I love your photo-bracketed dream fable. I wish things like this really happened. Seeing the Pearl Harbor photos (both of them new ones to me, but like most people of "my generation", I certainly grew up on photos like this, filmed documentaries, WWII movies and the anecdotes of people who lived through the war) makes me wonder what thoughts occurred to the original photographers of war. My almost 13-year old daughter knows nothing about any of this. Apart from what her mother and I have tried to teach her, all of these historical references have been completely excluded from her education (which is nonetheless heavily and rigidly politically focused) and the entertainment she is presented. Some lawyers do have a lot to answer for, but it's a complicated subject and not one-dimensional.

Issa's Untidy Hut said...

I understand the current Persian emperor, from a different hemisphere, has close advisers, too.

This probably has even less to do with your topic than the BP spill but I always find Krishna's advice to Arjuna to be so absolutely terrifying in the Bhagavad-gita. These pictures, their portent and resonance, recall that fear, as one looks out over the battlefield of one's brothers and cousins and friends.

Of course, such is the struggling, the suffering, the plight ...

TC said...


That lawyer joke was too lame for words, I don't know why I wasted any on it. Anonymous's sweeping generalization provoked a flippant banana peel of a response.

The whole issue of historical accountability, guilt, responsibility, blame is obviously so tangled. I'd been reading Rebecca West on the Nuremberg Trials. It reminded me that actual human beings, often petty and venal ones, originate much of what we think of as history, and from their acts, it seems, whole grand trains of evil can follow as if by some inevitable (and insane) momentum.

The fact that Jane is not taught this history in school is very, very sad. The old saw about history repeating itself...

Sometimes it seems there is no cultural memory any more.


"...portent and resonance, recall that fear, as one looks out over the battlefield of one's brothers and cousins and friends..."

That describes the meditations out of which this post grew. I've been revisiting that period leading up to and just after Pearl Harbor in memory and imagination.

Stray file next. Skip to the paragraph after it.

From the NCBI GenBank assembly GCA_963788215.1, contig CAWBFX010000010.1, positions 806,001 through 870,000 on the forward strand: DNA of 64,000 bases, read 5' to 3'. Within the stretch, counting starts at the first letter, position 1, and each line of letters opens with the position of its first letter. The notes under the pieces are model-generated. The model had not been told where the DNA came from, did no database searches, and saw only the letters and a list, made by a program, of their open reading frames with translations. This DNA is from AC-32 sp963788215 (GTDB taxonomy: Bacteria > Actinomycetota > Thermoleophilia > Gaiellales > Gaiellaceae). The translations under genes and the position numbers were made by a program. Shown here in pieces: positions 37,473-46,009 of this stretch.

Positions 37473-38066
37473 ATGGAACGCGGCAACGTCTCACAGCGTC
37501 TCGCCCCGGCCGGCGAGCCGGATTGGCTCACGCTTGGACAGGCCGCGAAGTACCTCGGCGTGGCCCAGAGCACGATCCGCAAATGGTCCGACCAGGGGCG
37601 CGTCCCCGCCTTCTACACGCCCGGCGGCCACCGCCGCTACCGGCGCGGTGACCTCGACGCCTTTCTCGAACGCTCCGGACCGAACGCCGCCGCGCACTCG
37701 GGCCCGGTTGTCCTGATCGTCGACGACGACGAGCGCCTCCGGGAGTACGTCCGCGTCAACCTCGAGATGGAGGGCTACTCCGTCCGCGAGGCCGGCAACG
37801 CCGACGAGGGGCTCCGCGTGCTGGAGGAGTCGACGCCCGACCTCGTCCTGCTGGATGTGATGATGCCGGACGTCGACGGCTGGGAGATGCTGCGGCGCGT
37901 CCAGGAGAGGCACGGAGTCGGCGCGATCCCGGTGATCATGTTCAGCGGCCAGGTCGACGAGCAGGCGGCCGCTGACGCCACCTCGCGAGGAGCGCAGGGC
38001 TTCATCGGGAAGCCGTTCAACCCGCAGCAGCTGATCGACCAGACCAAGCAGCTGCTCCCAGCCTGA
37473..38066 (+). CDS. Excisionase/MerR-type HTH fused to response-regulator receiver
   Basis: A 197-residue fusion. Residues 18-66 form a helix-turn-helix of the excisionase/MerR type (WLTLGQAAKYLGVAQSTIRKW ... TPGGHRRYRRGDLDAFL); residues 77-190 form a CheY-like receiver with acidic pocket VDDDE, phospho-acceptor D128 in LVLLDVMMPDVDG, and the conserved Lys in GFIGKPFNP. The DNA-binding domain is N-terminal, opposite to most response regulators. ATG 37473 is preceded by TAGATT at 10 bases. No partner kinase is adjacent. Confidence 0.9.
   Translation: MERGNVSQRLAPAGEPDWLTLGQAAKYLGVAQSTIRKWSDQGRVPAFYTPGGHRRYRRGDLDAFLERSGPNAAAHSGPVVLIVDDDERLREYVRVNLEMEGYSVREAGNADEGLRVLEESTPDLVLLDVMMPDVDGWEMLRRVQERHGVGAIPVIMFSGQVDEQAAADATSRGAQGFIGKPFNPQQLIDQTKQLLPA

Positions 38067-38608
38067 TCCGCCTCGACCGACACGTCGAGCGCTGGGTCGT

The sense is that wars proceed from fixed ideas.

Curtis Roberts said...

Hi. I didn't take the lawyer comments too seriously. From my point of view, in terms of societal esteem, it's been all downhill for the profession since Watergate when we were treated to the sight of all those lawyers going to jail. And since then, we've had two presidents become disbarred lawyers, which is more than dispiriting. At least one was Republican and the other was Democrat, so some sort of universal balance was maintained. The way Jane has been taught history and literature up to this point is entirely agenda-driven and extremely troubling to me. At some point, however, I expect she'll be able to break free and have an opportunity to resurvey the landscape and make up her own mind.

Elmo St. Rose said...

we all know what Shakespeare
said about the lawyers...but the
common man needs the law.

as for the emperor's attendant
it might very well be the electorate for Pres.Obama, who I
believe would really not like to
be in Afghanistan.

As for the Japs in WWII who are
our Japanese friends now,cultural
relativism and historical political correctness ought to consider
besides Pearl Harbor...the Rape of
Nan King...the Battan Death March
all of which occurred before Hiroshima

I bring this up because unlike
the Emperor of the United States
the electorate has enough sense
to realize that there are those
who wish a nuclear attack on Infidels just because we are and
and the thousand year old Buddhist
statues the Taliban destroyed because they were are a stones throw from Pakistan's nuclear arsenal...

"History" said James Joyce "is a
nightmare from which I am trying
to awake" History can be painful
if it is not taught,which it is not,eventually there will be more
nightmares in the present.

The forum of this blog takes place
in part in TC's historical memory.
TC in addition to being a poet is
also an historian....see The World
of Damon Runyon, The Exile of Celine, the bio of Charles Olson,
Allegory of a Poet, etc.

The Irish among others who know
their history know that history
is nightmare from which we are
trying to the way
did the Brits ever apologize for
the Potato Famine?